Is Sen. Kyrsten Sinema on her way to becoming politically irrelevant?
Opinion: Sen. Kyrsten Sinema is not a maverick like John McCain, who was still a stout Republican. She will pay for that with Democrats.
Democrats have seen this movie before, and it will not end well for Arizona Sen. Kyrsten Sinema, who has left the Party.
In her hubris, Sinema has seriously miscalculated with votes that increasingly frustrate the voters who elected her in 2018. True, Arizona party loyalists occasionally forgive politicians like John McCain who buck their party on an issue of great personal importance. But bucking it repeatedly like Sinema on core issues is folly, a lesson taught by former Connecticut Sen. Joe Lieberman.
Sinema is not a maverick in the mold of Sen. John McCain. McCain was a stout Republican – its presidential nominee in 2008 – who rarely bucked his party. Sure, he famously derailed Republican intention to strip health care from 31 million Americans in July 2017.
But McCain’s vote was principled: he traditionally favored government health programs, including sponsoring the 1990 Americans with Disabilities Act, and spent years as a patient in the federal health system.
She's more like Lieberman than McCain
In contrast, Sinema has morphed from a 2001 Phoenix City Council candidate rejecting campaign donations as “bribery” to becoming by 2021 a corporate donor darling. Her opposition to Democrats lowering drug prices, taxing hedge funds or raising minimum wages perplex old allies.
She even embraced the filibuster despised by the Founding Fathers, while supporting the Chamber of Commerce in suppressing wages and Republican senators in torpedoing voting rights and abortion rights protections.
True, those shifts have provided big paydays. Corporate and billionaire conservative donations to her have soared, with 90% of her individual donations now from out-of-state.
How big a payday? Rather amazingly, Sinema was the third-largest recipient of pharmaceutical and banking industry contributions in 2021, even outraising nearly all Republican senators.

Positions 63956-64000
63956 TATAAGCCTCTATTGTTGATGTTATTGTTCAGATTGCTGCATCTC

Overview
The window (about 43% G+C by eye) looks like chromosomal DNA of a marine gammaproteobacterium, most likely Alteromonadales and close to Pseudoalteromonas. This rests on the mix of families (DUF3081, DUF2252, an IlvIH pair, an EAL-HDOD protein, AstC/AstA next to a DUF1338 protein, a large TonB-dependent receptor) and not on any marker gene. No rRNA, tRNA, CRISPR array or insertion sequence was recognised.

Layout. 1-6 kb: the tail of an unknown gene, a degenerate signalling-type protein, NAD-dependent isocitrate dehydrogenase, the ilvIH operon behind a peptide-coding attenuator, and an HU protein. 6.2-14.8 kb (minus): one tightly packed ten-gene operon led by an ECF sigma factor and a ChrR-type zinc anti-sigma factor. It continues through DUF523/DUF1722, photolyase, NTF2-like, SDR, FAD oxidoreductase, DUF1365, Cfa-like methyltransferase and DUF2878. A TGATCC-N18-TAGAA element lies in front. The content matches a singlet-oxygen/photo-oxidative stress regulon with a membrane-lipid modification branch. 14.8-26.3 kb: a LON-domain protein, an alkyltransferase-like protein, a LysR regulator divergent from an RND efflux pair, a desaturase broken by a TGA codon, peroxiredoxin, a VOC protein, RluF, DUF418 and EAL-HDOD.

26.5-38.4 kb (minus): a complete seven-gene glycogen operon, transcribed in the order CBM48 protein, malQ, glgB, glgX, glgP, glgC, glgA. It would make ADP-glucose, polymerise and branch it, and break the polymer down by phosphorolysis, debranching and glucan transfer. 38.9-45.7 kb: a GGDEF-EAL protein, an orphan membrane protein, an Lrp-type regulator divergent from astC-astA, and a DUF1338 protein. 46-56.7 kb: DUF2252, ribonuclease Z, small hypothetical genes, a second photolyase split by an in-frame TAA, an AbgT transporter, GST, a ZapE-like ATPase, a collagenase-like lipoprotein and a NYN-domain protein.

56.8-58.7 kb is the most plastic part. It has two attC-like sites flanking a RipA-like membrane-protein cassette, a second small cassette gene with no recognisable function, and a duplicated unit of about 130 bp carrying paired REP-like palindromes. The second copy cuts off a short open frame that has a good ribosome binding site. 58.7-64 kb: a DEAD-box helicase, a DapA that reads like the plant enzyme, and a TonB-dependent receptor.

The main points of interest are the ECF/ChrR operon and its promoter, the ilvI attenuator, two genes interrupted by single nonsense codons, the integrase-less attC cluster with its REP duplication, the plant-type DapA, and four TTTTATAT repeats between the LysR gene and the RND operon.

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Her rejection of core Democratic Party values resembles Lieberman. He was their vice presidential nominee in 2000. But thereafter, he chose like Sinema to buck the Democrats on key issues, supporting capital gains tax cuts and the Iraq war. His popularity among Democrats plunged – also like Sinema – and he was forced to seek reelection in 2006 as an independent.
Leiberman won reelection – but, importantly, only thanks to crossover Republicans who lacked a credible candidate of their own. He went full monty Republican thereafter in his last Senate term (2006-2012), killing the Obamacare public option (Medicare expansion) in 2009, for instance, on behalf of his insurance company donors.
He’s credited with aiding the Republican midterm election sweep in 2010. But unpopular and controversial, he resigned rather than seek reelection in 2012.
Sinema's reelection prospects are grim
Like Lieberman in Connecticut, Sinema has miscalculated in taking Arizona Democrats for granted, and her Senate career (to paraphrase the 17th century philosopher Thomas Hobbes) promises to be “nasty, brutish and short.”
Sinema’s only path to reelection had been to blackmail Arizona Democrats into not nominating their own candidate in 2024. But that option is foreclosed by Democratic U.S. Rep. Ruben Gallego’s decision to enter the Senate race.
Sinema’s odds of reelection as an independent are grim. She is very unpopular with Democrats, some 81% of whom believe “Sinema works more for special interests” than for the party’s interests.
And her prospect is little better as an independent. Pew surveys find that only 21% of Arizona voters are genuine independents who don’t lean toward one party – too small to power a controversial candidate in the Lieberman mold against two vigorous, well-funded opponents.
In fact, Sinema will be unrelentingly criticized in the same terms she herself used in 2003 to describe Lieberman (“pathetic,” “shame”).
The prideful Sinema’s best course to avoid ballot embarrassment is to follow Lieberman in becoming a lobbyist.
George Tyler is a former deputy assistant treasury secretary, World Bank official, and is the author of "Billionaire Democracy" and "What Went Wrong." Reach him at email@example.com; on Twitter: @georgertyler.